Their inner ears turn wonky when they grow up in carbon-rich water, which could keep juveniles from finding their way to the reefs. That could mean trouble.
AN IMMOBILIZED FISH lay between Craig Radford’s fingers. The several-week-old Australasian snapper, no longer than a pinkie nail, rested flat on a slab of modeling clay, held down by small staples—“as someone would strap you down on an ambulance bed to hold you there,” says Radford. He stuck tiny electrodes on the fish’s head, then submerged it in a tank and switched on an underwater speaker. It was time to test its hearing.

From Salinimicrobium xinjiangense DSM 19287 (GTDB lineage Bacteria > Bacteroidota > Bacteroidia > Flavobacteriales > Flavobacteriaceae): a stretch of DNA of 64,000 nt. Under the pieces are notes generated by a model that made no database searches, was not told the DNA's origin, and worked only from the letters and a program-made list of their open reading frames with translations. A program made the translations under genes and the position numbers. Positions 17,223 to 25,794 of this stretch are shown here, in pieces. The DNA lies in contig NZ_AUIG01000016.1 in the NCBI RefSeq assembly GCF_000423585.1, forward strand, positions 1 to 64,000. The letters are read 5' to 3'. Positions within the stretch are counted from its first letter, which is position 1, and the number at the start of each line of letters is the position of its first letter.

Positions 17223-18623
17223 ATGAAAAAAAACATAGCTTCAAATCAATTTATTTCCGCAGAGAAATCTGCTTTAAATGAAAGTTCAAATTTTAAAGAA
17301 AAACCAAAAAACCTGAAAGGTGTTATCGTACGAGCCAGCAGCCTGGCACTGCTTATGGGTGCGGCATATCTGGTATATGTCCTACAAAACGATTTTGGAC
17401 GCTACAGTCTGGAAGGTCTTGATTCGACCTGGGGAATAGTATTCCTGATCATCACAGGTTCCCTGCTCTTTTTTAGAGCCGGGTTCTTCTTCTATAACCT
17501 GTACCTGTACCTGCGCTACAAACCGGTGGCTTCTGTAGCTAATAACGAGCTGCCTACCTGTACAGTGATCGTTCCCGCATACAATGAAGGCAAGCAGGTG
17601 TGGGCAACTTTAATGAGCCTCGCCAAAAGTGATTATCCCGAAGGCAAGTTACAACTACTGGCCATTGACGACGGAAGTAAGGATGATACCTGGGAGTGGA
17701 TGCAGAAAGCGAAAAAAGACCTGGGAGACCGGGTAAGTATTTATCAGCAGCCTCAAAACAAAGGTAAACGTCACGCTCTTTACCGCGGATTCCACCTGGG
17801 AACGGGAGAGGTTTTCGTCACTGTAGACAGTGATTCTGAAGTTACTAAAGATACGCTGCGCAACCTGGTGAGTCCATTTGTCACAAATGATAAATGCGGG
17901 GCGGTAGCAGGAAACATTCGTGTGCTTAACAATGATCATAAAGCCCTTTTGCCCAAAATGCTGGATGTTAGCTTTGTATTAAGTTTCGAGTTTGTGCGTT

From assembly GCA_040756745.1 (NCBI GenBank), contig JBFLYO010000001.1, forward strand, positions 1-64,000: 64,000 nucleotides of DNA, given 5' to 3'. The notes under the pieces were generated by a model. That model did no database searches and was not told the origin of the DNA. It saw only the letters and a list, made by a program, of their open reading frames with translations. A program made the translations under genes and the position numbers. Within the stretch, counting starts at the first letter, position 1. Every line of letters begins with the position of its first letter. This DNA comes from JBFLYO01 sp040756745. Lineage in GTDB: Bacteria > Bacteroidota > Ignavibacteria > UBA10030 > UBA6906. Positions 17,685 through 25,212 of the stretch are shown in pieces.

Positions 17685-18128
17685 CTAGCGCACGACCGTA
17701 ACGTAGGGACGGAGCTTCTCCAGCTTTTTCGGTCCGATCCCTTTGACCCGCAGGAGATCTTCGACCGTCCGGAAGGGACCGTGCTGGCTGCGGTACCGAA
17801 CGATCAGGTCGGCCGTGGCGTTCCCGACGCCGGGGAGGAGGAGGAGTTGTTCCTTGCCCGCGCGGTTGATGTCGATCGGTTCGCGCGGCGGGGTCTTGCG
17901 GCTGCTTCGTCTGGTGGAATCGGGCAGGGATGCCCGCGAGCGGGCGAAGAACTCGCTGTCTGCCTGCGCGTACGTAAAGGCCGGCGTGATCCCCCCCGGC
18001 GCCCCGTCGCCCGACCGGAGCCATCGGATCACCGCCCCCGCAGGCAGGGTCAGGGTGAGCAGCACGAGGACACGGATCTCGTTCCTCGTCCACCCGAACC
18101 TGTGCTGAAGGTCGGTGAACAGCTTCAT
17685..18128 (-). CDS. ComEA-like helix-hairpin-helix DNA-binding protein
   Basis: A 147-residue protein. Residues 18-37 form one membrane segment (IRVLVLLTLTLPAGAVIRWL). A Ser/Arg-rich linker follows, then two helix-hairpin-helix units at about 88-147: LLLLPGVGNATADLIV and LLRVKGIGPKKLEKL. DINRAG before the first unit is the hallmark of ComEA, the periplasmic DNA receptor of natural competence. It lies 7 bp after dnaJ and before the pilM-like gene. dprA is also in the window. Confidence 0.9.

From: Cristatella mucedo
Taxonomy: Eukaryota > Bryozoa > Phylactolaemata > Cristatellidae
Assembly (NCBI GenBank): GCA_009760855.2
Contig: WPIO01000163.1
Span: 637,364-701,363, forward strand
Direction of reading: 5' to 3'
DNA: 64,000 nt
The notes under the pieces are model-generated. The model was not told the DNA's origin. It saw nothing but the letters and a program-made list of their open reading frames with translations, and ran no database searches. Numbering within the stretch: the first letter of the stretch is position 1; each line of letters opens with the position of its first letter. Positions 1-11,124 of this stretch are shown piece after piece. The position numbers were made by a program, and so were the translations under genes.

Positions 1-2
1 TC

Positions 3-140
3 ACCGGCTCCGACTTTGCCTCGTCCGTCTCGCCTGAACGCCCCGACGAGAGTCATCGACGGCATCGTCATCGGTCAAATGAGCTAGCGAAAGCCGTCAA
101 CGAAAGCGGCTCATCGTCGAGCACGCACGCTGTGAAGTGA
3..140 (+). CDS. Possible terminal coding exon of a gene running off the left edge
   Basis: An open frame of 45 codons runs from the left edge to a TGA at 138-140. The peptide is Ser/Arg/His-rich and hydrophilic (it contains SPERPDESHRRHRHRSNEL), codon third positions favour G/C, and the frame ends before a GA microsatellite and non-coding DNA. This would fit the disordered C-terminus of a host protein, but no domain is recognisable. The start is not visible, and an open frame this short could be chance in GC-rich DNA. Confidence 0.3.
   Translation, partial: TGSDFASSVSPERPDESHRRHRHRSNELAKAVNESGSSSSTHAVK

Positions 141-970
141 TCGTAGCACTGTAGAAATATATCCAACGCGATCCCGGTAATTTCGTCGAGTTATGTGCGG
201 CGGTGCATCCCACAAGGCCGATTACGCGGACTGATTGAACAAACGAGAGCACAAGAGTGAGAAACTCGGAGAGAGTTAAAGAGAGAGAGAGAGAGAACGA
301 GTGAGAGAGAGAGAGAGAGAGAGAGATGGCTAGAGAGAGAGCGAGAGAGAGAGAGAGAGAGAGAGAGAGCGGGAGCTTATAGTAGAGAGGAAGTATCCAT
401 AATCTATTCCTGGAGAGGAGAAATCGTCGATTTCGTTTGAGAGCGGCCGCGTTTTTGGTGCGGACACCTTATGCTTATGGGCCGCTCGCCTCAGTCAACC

“If you actually put your head underwater and take the time to listen, it’s amazing what you’ll hear,” Radford says. “From whales to fish to crustaceans—sound plays an important role in many, many different species’ life strategies.”
But Radford’s experiment wasn’t due to curiosity about what the world sounds like to fish. He was worried about how well they could hear it.